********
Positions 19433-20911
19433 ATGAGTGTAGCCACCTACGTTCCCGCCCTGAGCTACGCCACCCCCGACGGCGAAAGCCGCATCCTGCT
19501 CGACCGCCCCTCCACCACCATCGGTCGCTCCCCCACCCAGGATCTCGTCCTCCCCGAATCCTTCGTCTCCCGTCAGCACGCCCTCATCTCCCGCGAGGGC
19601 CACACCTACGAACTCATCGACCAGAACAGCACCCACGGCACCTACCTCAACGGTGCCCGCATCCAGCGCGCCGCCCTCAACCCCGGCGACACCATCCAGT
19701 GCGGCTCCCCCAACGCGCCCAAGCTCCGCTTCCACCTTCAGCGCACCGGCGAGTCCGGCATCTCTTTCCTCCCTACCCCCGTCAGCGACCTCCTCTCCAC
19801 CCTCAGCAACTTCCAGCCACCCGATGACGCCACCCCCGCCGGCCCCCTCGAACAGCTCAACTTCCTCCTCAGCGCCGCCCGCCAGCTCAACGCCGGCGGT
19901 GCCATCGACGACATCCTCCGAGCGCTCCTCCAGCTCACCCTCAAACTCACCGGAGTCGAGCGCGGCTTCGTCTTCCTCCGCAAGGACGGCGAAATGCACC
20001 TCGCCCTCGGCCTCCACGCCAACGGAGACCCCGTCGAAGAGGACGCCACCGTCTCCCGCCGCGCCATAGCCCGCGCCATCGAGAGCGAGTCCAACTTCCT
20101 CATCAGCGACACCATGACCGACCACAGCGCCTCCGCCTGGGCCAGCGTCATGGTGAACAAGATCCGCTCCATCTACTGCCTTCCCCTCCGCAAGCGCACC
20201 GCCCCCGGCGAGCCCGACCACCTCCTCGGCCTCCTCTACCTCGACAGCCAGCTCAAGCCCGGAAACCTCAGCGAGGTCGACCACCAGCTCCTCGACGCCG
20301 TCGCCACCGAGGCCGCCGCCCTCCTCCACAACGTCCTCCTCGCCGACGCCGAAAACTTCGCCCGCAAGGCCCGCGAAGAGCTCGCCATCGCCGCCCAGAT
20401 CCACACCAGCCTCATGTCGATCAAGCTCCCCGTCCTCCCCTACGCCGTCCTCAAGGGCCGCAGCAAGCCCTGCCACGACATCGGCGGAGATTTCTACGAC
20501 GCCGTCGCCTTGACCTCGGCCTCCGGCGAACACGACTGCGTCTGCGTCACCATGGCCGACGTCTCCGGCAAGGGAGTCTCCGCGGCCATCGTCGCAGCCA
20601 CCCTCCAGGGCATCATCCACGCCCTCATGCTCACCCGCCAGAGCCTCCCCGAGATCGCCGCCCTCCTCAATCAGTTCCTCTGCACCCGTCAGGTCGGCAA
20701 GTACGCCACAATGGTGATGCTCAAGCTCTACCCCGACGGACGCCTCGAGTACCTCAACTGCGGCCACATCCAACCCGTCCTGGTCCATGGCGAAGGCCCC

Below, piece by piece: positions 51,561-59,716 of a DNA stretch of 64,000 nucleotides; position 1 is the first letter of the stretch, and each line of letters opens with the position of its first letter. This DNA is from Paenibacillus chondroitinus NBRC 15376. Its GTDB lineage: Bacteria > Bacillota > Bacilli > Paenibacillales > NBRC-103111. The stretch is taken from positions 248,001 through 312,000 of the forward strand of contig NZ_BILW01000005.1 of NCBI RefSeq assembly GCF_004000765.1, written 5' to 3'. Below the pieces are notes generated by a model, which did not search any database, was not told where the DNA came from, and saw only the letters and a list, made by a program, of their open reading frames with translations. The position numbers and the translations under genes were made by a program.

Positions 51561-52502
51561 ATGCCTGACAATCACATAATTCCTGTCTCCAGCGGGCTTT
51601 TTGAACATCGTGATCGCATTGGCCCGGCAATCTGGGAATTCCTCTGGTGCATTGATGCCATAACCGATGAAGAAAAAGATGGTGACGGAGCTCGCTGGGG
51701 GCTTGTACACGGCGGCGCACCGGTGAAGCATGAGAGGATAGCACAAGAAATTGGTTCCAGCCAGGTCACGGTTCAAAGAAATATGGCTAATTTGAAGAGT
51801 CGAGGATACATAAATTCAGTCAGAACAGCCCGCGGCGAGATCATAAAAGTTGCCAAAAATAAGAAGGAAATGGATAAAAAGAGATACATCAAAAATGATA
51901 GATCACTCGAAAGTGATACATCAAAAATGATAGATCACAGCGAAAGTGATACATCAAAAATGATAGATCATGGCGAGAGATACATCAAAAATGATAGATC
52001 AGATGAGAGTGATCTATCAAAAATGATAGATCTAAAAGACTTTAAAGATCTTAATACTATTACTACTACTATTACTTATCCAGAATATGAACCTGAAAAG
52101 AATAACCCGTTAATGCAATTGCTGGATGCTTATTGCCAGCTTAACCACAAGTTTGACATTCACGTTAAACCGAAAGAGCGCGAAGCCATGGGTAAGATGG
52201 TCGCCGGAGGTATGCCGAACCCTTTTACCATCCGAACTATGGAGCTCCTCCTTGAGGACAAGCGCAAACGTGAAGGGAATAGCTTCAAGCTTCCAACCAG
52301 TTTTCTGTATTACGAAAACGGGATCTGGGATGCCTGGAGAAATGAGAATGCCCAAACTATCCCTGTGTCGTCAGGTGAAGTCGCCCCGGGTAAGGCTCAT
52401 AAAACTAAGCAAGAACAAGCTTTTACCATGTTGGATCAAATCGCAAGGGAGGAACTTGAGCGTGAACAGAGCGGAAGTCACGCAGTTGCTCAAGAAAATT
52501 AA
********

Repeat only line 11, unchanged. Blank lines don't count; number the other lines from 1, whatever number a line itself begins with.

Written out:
20301 TCGCCACCGAGGCCGCCGCCCTCCTCCACAACGTCCTCCTCGCCGACGCCGAAAACTTCGCCCGCAAGGCCCGCGAAGAGCTCGCCATCGCCGCCCAGAT